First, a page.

# Bit Twiddling with LeetCode Problem #1342

As part of my studies at https://flatironschool.com/, I have been exploring various LeetCode problems in both Ruby and JavaScript. As a number theory enthusiast, I actively strive to find the most elegant and computationally efficient solutions.

Whenever an opportunity for bit manipulation arises, I get particularly excited. https://en.wikipedia.org/wiki/Bit_manipulation

In a sense, bit manipulation is the meeting space between number theory and a computer’s bare metal. Within the context of an algorithm, it allows you to leverage the properties of binary arithmetic to do the heavy lifting for you.

## The Problem

LeetCode problem #1342 is extraordinarily simple, but it serves as a great launching point into bit shifts. https://leetcode.com/problems/number-of-steps-to-reduce-a-number-to-zero/

Given a non-negative integer

`num`

, return the number of steps to reduce it to zero. If the current number is even, you have to divide it by 2, otherwise, you have to subtract 1 from it.

The dominant, naive solution utilizes branching and wastes an amount of loop iterations equal to the base 2 Hamming weight of *num. *https://en.wikipedia.org/wiki/Hamming_weight

## The Naive Solution

Starting with the aforementioned, naive approach, we do exactly as the problem itself dictates: *If the current number is even, you have to divide it by 2, otherwise, you have to subtract 1 from it.* We iterate this logic until we’ve reduced the number to zero.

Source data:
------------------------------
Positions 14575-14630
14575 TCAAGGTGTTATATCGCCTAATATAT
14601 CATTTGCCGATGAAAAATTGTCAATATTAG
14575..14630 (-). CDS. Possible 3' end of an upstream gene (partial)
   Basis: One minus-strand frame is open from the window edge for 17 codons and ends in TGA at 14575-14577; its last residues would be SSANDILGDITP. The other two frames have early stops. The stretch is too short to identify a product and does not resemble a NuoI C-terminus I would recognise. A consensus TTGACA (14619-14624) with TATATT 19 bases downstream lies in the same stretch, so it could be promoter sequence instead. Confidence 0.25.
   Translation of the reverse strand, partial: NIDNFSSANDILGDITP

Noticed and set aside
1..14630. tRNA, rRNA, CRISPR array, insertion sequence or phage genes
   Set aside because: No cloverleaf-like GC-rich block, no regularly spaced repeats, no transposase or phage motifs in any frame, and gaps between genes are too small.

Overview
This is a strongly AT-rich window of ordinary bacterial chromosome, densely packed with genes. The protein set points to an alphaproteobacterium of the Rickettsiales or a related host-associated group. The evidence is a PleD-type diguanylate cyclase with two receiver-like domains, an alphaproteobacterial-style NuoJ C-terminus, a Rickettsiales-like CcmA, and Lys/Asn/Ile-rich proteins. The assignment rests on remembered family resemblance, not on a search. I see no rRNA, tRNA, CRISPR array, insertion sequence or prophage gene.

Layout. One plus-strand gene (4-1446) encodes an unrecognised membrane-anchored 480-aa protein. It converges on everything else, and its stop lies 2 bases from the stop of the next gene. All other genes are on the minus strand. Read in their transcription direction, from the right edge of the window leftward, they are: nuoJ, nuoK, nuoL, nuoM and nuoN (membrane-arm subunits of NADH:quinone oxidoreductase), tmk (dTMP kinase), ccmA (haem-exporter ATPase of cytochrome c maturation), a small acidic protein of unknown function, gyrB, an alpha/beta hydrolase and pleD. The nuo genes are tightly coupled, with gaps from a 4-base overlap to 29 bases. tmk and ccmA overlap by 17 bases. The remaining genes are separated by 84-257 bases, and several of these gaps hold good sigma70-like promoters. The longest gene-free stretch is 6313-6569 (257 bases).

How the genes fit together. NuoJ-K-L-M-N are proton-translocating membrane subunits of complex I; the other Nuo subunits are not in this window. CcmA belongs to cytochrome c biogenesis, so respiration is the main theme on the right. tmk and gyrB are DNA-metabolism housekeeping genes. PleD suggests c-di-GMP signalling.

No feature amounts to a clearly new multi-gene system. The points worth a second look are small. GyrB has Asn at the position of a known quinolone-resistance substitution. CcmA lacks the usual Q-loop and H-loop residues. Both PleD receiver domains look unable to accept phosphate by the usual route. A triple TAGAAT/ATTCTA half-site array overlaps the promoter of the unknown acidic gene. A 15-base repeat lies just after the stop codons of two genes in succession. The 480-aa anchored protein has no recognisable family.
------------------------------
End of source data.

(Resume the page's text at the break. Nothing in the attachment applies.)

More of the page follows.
Starting with the number 7, the iterations would be as follows:

- 7 is odd, subtract 1
- 6 is even, divide by 2
- 3 is odd, subtract 1
- 2 is even, divide by 2
- 1 is odd, subtract 1
- 0 is 0, we are done.

## Wasted Iterations

We can make two general observations that will simplify the problem:

- Whenever we divide an even number by 2, the result may be even
*or*odd*.* - Whenever we subtract 1 from an odd number, the result will
**always**be even.

The second observation gives us the ability to predict the future; if the number is odd, we *know* that it will be even on the next iteration. Rather than stepping through both iterations, we can preemptively combine their operations:

- subtract 1, add 1 step to the counter
- divide by 2, add 1 step to the counter

Becomes:

- subtract 1 and divide by 2, add 2 steps to the counter

We can further optimize by utilizing integer division; this will perform the “subtract by 1” for free. Recall that integer division automatically discards the remainder:

7 / 2 = **3** r̵e̵m̵a̵i̵n̵d̵e̵r̵ ̵1̵

This is the default behavior in Ruby. Unfortunately, JavaScript doesn’t have an integer divide operation; 7 / 2 will return a float of 3.5. We could convert the float to integer via Math.floor() or parseInt(), but now we’re *adding* steps.

## Binary Preface

In **base 10** (decimal) notation, each number position represents **a power of 10**. For instance, the number 193 is actually:

193 = 1*10² + 9*10¹ + 3*10⁰

In other words: one 100 + nine 10s + three 1s